Victims of Crime Act (VOCA): VOCA uses non-taxpayer money from the Crime Victims Fund for programs that directly service victims of crime, including state formula victim assistance grants. These funds, which come from fines paid by federal criminals, support services to 4 million victims of all types of crimes annually, through 4,400 direct service agencies such as domestic violence shelters, rape crisis centers, and child abuse treatment programs. VOCA should be released at a funding level of at least the average of the last three years’ deposits with a tribal funding stream to address the devastating needs on tribal lands.
Violence Against Women Act (VAWA): VAWA programs are at the heart of our nation’s response to domestic violence. Each of these programs is critical to ensuring that victims are safe, that offenders are held accountable, and that our communities are more secure. Key programs within VAWA include the following:
- The Services, Training, Officers and Prosecutors (STOP) state formula grant program supports coordinated community responses to domestic and sexual violence, as well as specialized services.
- The Civil Legal Assistance for Victims (LAV) program addresses the civil legal needs of victims. It provides practical solutions and long-term stability for victims and their children, and helps to lower incidents of domestic violence.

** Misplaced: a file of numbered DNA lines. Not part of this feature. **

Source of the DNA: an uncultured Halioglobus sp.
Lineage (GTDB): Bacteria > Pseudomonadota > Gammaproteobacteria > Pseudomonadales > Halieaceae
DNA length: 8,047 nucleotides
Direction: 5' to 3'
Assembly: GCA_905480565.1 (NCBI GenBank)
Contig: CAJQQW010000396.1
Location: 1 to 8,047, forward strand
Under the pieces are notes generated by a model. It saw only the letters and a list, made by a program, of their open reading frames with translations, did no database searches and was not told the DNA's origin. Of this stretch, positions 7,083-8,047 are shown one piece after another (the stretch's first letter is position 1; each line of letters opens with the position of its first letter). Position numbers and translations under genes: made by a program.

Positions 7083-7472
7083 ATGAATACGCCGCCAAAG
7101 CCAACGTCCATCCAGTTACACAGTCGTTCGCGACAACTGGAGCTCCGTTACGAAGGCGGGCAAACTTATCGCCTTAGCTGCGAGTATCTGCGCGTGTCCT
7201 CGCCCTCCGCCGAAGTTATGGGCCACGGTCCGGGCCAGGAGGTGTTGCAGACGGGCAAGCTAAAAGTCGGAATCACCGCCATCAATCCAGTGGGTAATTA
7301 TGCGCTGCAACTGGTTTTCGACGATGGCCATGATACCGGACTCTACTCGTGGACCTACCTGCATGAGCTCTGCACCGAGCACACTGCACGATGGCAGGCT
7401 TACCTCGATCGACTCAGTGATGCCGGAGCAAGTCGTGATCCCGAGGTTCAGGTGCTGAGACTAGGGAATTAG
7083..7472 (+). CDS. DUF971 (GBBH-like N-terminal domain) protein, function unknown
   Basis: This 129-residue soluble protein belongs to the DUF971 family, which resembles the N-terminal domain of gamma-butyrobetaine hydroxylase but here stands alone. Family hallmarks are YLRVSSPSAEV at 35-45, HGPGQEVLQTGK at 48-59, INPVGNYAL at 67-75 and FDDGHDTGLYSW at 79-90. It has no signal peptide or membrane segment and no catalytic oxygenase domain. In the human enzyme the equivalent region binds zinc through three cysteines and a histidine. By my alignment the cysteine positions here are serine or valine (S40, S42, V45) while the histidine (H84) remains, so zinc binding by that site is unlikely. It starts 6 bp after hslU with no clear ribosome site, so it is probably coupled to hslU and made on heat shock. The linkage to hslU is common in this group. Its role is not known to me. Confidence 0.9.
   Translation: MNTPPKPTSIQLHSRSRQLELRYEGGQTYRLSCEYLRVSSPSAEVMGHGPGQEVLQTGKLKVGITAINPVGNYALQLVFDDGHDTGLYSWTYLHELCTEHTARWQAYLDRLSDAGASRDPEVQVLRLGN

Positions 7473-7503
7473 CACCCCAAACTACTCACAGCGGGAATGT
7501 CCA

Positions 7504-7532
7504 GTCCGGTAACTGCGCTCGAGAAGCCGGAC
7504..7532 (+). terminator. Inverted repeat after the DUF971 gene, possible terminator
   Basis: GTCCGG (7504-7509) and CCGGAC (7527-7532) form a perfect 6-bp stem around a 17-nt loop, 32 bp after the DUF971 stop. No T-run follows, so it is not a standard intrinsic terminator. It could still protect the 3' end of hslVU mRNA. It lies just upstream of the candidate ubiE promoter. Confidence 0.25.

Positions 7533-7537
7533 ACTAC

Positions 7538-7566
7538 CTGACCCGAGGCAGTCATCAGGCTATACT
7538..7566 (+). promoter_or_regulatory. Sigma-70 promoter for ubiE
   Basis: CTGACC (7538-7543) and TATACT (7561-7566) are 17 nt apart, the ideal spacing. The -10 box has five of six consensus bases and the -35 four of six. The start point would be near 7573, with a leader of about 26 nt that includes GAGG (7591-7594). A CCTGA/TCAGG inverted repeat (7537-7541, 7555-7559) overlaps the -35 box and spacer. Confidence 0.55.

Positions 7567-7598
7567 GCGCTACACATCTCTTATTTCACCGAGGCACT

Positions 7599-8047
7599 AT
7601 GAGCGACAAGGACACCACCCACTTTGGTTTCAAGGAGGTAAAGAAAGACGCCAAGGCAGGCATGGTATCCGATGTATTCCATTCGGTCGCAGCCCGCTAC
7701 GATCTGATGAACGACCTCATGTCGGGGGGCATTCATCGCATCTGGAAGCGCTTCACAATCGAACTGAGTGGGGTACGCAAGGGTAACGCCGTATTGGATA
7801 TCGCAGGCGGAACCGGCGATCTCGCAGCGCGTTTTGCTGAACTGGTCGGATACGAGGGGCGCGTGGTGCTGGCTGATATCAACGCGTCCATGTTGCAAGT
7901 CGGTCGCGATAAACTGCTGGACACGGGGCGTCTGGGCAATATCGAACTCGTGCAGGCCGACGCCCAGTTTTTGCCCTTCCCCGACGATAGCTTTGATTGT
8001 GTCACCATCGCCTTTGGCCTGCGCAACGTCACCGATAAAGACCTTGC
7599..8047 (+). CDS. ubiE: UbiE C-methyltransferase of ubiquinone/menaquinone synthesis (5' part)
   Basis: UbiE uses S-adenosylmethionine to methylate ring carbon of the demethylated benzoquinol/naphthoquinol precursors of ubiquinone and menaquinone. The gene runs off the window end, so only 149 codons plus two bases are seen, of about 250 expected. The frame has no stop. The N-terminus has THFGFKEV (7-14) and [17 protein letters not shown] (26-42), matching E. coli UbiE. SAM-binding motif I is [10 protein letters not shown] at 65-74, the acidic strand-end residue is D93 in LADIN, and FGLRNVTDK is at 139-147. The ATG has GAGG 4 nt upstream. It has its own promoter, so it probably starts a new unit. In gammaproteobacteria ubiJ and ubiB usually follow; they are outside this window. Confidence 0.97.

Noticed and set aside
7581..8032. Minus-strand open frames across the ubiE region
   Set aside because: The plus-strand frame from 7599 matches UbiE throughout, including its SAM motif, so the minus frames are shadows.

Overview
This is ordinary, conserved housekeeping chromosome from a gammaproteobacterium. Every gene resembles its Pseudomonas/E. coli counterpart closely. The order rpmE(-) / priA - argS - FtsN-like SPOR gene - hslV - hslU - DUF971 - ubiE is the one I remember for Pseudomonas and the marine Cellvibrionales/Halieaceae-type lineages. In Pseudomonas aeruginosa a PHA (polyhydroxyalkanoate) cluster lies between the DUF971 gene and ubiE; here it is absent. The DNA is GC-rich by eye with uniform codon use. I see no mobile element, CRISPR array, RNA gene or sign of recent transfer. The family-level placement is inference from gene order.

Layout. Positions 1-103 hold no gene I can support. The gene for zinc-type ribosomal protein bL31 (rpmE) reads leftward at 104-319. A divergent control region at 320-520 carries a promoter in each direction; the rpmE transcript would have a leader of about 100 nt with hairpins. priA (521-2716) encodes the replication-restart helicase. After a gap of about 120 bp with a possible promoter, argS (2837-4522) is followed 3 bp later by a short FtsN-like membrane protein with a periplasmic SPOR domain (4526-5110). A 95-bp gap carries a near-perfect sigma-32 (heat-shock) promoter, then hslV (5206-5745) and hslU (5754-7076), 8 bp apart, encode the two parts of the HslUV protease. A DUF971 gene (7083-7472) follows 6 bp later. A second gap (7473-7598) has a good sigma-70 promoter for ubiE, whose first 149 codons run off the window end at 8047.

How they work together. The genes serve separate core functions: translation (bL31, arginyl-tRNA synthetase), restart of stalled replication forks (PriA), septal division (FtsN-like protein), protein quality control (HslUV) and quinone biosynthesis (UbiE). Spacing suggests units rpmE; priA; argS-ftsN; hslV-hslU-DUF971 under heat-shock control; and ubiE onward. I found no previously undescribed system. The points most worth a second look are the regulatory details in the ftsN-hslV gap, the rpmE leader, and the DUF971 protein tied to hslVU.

- The Services for Rural Victims grant program enables communities to develop services to meet the unique needs of victims in rural areas.
- The Transitional Housing grant program provides an essential continuum between emergency shelter and permanent safe housing for survivors fleeing violence.
- The Improving Criminal Justice Response program increases offender accountability and reduces homicide.
- The Sexual Assault Services Program state formula grant program funds rape crisis centers and services.
Family Violence Prevention and Services Act (FVPSA): FVPSA funds emergency shelters, crisis lines, counseling, victim assistance, and other vital services for over 1.3 million domestic violence victims and their children each year. FVPSA funding has remained relatively stagnant, resulting in inadequate services available for victims in need. As the only dedicated federal funding source for domestic violence services, FVPSA must be funded at its full authorization.
FVPSA and related programs work together to develop effective responses to domestic and sexual violence. Key programs within related agencies include DELTA, the National Domestic Violence Hotline, the Rape Prevention and Education Program; and the Preventive Health and Health Services Block grant. Each of these programs should be funded at their full authorization levels.
Congress considers funding for VAWA, FVPSA, VOCA, and related programs each year when they “appropriate” dollars to these programs in the Congressional Budget.
NNEDV co-chairs the Campaign for Funding to End Domestic and Sexual Violence, an alliance of over 30 national organizations advocating for funding for VAWA, FVPSA and VOCA. The Campaign urges Congress to provide strategic increases for VAWA and FVPSA and to increase the annual distribution of VOCA funding in order to meet the rising demand for services and continue progress towards ending domestic violence and sexual assault.